IL-15: Conflicting Polls — The next in a series of paired incumbent elections is scheduled in Illinois when two sets of paired incumbents will square off in the June 28 primary election. In the downstate Republican primary, Reps. Rodney Davis (R-Taylorville) and Mary Miller (R-Oakland) are battling for the new gerrymandered 15th District, one of only three Land of Lincoln seats that will likely send a Republican to the House. This week, we see two polls released with conflicting conclusions.

The Victory Geek firm, polling for the Illinoize political blog (June 15-19; 515 IL-15 respondents; interactive voice response system), finds Rep. Davis leading Rep. Miller, 38-35 percent. When forcing the undecideds to make a choice, the full universe breaks for Davis, 51-49 percent. The bad news for him is when voters are informed that former President Trump has endorsed Miller, the preference factor switches to 47-39 percent in Miller’s favor.

The Miller campaign also released their internal Cygnal firm survey conducted during the same time period (June 18-19; 420 likely IL-15 Republican primary voters; peer-to-peer text) that gave the congresswoman a 45-40 percent edge over Davis. The other paired incumbent election features a Chicago suburban Democratic pairing between Reps. Sean Casten (D-Downers Grove) and Marie Newman (D-La Grange).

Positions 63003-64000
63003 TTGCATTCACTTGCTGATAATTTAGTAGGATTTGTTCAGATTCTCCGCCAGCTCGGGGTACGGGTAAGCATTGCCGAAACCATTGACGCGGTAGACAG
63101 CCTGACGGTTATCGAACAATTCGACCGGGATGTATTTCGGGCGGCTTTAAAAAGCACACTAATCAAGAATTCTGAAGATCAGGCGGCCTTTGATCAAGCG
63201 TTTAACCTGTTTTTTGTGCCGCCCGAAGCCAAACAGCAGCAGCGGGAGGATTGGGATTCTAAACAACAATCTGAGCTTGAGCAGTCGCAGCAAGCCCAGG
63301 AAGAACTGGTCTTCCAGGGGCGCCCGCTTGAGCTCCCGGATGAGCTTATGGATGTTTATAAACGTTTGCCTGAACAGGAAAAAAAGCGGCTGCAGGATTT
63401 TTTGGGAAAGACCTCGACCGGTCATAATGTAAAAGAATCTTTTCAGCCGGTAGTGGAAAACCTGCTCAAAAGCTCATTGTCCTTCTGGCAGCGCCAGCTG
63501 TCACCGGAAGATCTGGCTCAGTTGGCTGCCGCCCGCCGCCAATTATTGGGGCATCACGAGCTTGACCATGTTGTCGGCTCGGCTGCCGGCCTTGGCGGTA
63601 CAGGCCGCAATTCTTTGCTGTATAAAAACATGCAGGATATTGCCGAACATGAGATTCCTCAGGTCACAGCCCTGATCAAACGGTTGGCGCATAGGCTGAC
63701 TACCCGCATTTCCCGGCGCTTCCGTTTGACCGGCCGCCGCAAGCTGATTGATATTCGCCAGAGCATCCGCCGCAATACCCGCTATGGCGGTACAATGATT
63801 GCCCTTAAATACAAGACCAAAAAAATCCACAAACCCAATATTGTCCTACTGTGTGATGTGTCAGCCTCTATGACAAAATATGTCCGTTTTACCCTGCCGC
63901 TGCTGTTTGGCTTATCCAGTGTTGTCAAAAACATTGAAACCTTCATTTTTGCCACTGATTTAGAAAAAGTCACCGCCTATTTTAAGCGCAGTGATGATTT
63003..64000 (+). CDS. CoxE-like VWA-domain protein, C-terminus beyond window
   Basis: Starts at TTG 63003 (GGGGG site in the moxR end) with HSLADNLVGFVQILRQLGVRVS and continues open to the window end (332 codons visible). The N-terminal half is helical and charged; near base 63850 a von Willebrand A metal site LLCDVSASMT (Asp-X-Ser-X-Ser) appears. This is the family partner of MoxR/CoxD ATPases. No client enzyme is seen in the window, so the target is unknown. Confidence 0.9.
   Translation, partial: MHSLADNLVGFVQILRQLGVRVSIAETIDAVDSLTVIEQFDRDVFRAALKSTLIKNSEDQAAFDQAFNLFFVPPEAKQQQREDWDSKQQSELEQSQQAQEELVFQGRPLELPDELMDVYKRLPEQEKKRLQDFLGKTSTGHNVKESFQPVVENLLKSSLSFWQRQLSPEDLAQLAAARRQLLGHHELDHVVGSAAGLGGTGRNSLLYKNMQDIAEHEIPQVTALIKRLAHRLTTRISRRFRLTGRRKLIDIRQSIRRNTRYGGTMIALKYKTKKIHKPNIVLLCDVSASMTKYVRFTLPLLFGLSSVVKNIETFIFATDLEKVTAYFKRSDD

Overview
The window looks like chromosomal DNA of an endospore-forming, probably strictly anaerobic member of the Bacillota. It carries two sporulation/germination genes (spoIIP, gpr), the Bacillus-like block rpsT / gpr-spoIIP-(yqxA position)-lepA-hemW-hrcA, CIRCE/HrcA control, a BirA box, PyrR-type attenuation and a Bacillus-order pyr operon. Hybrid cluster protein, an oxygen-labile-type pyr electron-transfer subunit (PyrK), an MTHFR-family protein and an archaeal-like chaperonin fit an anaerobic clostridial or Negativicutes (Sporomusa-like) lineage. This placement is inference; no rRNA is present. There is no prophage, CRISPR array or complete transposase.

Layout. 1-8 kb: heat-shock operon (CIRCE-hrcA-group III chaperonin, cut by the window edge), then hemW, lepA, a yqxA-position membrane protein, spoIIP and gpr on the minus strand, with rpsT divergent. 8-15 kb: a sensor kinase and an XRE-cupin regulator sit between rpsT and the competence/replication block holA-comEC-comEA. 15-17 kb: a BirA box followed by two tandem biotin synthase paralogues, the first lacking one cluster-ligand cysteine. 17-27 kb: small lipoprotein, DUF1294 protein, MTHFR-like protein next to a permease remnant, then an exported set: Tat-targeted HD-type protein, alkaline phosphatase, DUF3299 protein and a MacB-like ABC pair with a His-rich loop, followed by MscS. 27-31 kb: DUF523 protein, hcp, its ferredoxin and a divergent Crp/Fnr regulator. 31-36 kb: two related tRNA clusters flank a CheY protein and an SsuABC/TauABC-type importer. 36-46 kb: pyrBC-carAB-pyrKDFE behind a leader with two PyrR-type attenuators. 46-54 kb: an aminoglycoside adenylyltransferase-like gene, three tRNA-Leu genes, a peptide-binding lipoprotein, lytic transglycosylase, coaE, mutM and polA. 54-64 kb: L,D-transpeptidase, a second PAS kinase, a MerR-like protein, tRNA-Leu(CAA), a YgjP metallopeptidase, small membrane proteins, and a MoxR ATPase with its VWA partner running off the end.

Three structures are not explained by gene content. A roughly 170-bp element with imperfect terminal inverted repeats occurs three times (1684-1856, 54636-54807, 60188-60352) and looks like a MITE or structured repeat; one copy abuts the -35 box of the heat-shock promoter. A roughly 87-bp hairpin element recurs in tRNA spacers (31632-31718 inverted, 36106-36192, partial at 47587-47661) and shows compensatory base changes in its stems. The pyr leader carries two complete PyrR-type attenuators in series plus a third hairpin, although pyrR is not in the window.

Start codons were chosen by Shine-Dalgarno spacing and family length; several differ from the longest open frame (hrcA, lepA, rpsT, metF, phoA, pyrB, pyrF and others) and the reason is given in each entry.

MN-1 Special: Virtual Tie — An Expedition Strategies survey of the MN-1 special election (June 6-9; 400 likely MN-1 special election voters; live interview) scheduled for Aug. 9 finds the two party nominees, former Republican state Rep. Brad Finstad and ex-Hormel corporation CEO Jeff Ettinger (D) falling into a virtual tie. The ballot test gives Finstad a 48-47 percent edge in a district that is no stranger to close elections. The winning percentage in the past three congressional elections was 48.6 percent, 50.1 percent, and 50.3 percent in 2020, 2018, and 2016. The seat is in special election because incumbent Rep. Jim Hagedorn (R) passed away in February.